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Notes on the behavior of blue crabs, Callinectes sapidus Rathbun, 1896 feeding on two morphologically dissimilar clams

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We examined feeding by the blue crab, Callinectes sapidus on the softshell clam, Mya arenaria (their shells gape at both ends) and the Atlantic rangia clam, Rangia cuneata (their shell margins shut tightly). The maximum sizes of both species that could be opened by crabs was determined, along with techniques used by crabs to open and eat them. The largest softshell clam eaten was significantly larger than the largest rangia that could be opened. Provided with five softshell clams in each of five size groups at the start of a 14-day experiment, crabs on Day 1 ate proportionately more intermediate-sized (4-5 cm) clams, then larger clams (5-7 cm), smaller clams (3-4 cm), and the largest clams (7+cm) in that order; this pattern continued throughout the first three days, by which time nearly all clams had been eaten. We provided two or three size classes of softshell clams to four size classes of crabs (small, medium, large, and jumbo) and gave two size classes of rangia to two sizes of blue crabs (small, jumbo) and videotaped the crabs' feeding techniques. Blue crabs used 11 techniques to open softshell clams compared with 5 used to open rangia. When opening softshell clams, small and medium crabs pried, pulled apart, and bored into shells frequently, cracking and crushing next most frequently. Large and jumbo crabs cracked and crushed most frequently, followed by prying and pulling shells apart. Twisting the siphon and clam body was also common. Differences in clam shell morphology and strength imply that softshell clams are more easily fed upon by blue crabs than are rangia clams. Size provides partial protection from blue crab predation in that small blue crabs might not be able to feed easily on large softshell clams and perhaps only the largest blue crabs can open large rangia. L'alimentation du crabe bleu Callinectes sapidus à partir de deux espèces de clams, Mya arenaria, clam à coquille molle (à coquille béant aux deux extrémités) et le clam rangia Rangia cuneata (à coquille fortement fermée) a été examinée. Pour les deux espèces, la taille maximum qui peut être ouverte par des crabes a été déterminée, ainsi que des techniques utilisées par les crabes pour les ouvrir et les ingérer. Le plus grand clam à coquille molle mangé était significativement plus grand que le plus grand clam rangia qui a pu être ouvert. Dans une expérience de 14 jours, on a fourni 5 clams à coquille molle à chacun des cinq groupes de taille. Le jour 1, les crabes mangent dans l'ordre les clams de taille intermédiaire (4-5 cm), puis les grands clams (5-7 cm), les clams les plus petits (3-4 cm) et les plus grands (7+cm). Ce modèle se poursuit pendant les trois premiers jours, temps au bout duquel pratiquement tous les clams ont été mangés. Nous avons donné deux ou trois tailles de clam à coquille molle à quatre classes de taille de crabes (petit, moyen, grand et jumbo) et deux tailles de rangia à deux tailles de crabes (petit et jumbo) et nous avons filmé les techniques d'alimentation. Les crabes bleus utilisent 11 techniques pour ouvrir les clams à coquille molle et seulement 5 pour ouvrir les rangia. Pour ouvrir les clams à coquille molle, les crabes petits et moyens forcent, déchiquètent et percent les coquilles fréquemment, cassant et écrasant moins souvent. Les crabes grands et jumbo cassent et écrasent plus souvent puis forcent et écartent les coquilles. Tordre le siphon et le corps du clam est aussi assez fréquent. Des différences dans la morphologie de la coquille et sa solidité impliquent que les clams à coquille molle sont plus aisément consommés que les clams rangia. La taille procure une protection partielle contre la prédation par les crabes bleus, donc les petits crabes bleus ne seraient pas capables de se nourrir facilement de clams à coquille molle et seulement les plus grands crabes peuvent ouvrir les grands clams rangia.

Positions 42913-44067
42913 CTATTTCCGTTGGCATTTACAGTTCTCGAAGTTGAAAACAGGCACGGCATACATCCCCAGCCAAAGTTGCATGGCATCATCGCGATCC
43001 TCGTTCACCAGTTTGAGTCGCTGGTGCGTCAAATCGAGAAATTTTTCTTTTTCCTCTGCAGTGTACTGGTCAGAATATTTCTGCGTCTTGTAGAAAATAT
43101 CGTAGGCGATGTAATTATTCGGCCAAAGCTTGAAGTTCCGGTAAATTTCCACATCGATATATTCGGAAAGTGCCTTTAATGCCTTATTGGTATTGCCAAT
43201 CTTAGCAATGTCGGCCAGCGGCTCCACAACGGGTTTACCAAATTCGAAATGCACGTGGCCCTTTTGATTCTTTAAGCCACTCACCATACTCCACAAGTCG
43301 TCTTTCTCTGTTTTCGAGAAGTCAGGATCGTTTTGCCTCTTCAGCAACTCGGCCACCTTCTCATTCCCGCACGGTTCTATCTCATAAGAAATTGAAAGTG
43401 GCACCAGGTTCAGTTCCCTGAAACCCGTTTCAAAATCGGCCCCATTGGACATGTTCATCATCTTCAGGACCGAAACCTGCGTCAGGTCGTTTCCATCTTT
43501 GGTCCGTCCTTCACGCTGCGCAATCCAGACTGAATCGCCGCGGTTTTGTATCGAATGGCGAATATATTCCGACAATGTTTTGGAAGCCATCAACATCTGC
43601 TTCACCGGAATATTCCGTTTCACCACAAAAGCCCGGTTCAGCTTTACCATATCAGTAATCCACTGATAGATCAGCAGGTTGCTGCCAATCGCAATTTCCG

Affiliations: 1: University of Maryland Eastern Shore, Princess Anne, Maryland 21853, U.S.A.; Office of Hydropower Licensing, Division of Project Review, Federal Energy Regulatory Commission, 888 First Street NE, Washington, District of Columbia 20426, U.S.A.; 2: University of Maryland Eastern Shore, Princess Anne, Maryland 21853, U.S.A.; 3: University of Maryland Center for Environmental Science, Horn Point Laboratory, Box 775, Cambridge, Maryland 21613, U.S.A.


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